The Southern Policy Law Center filed a class-action lawsuit Wednesday against county probate offices and judges who enforce the policy. The named plaintiffs, Linda Smith and her partner of nine years, identified only as John Doe, are unable to marry because he cannot produce a Social Security card or proof of legal residence, the group says.
While 54 of the state's 67 counties enforce the policy, it is not required by state or federal law, the SPLC said. It goes farther than the strict immigration law the state adopted this year.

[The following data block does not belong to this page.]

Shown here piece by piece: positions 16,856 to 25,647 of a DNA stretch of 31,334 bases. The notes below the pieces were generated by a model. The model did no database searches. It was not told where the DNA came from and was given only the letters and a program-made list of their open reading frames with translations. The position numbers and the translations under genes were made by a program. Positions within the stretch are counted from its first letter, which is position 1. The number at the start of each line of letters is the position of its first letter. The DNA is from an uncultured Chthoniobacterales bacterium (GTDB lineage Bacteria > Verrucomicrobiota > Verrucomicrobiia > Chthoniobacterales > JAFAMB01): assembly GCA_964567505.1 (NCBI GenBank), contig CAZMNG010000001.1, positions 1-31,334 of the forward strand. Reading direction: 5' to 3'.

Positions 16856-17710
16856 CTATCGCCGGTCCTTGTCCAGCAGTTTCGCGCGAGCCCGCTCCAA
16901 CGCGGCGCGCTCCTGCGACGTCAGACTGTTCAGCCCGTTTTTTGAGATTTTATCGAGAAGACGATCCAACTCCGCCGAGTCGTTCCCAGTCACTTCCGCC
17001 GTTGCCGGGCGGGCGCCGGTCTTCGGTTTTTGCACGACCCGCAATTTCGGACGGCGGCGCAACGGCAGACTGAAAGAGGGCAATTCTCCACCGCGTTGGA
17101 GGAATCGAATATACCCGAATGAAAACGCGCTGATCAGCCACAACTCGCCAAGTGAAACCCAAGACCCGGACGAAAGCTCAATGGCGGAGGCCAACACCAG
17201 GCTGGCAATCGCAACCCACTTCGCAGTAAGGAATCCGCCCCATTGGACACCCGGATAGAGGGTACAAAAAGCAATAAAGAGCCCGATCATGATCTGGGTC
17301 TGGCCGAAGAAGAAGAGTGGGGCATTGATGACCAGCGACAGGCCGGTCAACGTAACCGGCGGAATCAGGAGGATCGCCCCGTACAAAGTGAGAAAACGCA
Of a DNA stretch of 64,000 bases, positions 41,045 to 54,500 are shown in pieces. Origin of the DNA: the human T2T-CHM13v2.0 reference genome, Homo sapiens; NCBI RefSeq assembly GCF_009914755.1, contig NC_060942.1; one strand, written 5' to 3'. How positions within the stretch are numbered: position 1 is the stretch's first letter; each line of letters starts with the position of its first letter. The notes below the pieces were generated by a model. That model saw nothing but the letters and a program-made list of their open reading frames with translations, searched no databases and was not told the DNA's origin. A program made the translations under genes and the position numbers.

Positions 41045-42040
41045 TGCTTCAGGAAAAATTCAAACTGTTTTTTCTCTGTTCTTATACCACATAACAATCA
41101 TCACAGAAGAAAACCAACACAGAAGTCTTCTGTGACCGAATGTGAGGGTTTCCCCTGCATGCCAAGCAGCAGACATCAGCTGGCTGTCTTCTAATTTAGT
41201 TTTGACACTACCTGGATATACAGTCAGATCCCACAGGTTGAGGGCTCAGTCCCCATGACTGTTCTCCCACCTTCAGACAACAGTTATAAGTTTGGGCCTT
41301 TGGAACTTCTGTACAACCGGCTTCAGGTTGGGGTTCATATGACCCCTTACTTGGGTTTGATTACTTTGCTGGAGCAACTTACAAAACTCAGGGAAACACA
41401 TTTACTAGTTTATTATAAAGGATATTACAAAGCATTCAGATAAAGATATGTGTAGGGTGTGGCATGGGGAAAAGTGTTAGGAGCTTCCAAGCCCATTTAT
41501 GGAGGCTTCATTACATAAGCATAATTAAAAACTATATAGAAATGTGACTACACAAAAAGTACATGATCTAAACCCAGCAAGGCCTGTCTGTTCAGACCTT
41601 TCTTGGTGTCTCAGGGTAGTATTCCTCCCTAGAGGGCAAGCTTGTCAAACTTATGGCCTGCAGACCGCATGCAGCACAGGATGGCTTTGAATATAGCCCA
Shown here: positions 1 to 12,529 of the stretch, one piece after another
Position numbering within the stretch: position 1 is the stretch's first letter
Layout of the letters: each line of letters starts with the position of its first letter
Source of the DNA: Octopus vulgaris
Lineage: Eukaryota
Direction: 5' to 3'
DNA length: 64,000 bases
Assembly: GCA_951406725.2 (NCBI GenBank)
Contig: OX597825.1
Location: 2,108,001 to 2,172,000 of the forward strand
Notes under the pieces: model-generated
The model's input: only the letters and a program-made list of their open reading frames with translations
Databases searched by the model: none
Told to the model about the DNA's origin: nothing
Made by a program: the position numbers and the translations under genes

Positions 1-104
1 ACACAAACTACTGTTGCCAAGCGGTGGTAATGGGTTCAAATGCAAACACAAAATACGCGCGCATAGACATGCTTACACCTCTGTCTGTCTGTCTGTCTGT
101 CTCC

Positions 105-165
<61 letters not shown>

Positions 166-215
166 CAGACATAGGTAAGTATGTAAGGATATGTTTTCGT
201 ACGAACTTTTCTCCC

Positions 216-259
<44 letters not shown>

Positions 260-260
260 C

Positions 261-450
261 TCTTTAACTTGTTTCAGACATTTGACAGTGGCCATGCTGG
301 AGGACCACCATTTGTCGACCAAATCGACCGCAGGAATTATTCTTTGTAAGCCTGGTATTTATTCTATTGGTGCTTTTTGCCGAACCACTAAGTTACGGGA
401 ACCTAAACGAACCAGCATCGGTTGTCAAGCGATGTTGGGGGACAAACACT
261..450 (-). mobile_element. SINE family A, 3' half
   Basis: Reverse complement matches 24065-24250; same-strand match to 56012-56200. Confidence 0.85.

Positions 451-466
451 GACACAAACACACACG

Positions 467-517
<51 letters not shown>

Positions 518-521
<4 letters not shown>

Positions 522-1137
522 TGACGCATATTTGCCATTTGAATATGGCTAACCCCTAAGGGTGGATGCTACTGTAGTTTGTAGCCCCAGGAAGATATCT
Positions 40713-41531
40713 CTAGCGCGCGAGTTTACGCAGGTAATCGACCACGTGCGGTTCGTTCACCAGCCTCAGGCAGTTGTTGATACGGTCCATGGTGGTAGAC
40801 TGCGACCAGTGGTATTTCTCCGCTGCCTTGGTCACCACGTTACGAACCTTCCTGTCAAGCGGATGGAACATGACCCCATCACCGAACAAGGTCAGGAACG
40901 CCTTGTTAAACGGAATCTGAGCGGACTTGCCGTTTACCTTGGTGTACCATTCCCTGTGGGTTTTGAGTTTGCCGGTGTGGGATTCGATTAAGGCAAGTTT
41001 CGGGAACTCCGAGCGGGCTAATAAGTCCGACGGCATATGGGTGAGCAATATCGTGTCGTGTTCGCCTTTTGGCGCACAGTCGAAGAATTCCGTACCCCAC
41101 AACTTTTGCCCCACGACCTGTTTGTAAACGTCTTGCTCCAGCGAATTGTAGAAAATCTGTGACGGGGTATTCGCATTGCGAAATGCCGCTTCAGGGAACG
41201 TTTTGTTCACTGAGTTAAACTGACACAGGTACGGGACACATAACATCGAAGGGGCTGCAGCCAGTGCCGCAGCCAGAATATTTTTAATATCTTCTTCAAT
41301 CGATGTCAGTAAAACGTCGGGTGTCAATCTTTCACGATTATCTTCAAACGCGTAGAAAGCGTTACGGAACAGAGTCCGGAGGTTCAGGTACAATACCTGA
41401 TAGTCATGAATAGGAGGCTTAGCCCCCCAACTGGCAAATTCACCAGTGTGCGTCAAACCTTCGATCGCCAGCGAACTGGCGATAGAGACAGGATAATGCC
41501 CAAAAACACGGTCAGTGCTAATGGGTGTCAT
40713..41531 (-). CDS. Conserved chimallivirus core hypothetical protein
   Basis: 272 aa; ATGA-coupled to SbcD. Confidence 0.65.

"This arbitrary policy attacks one of the most fundamental rights in this country -- the right to marry," said SPLC Legal Director Mary Bauer. "There is no reason why anyone should have to produce their 'papers' before they say, 'I do.'"
In court papers, the SPLC cites two opinions from the state Attorney General's Office. In 2004, the office said citizenship is not a requirement for getting married in Alabama, and in 2008 that a Social Security card is not required.
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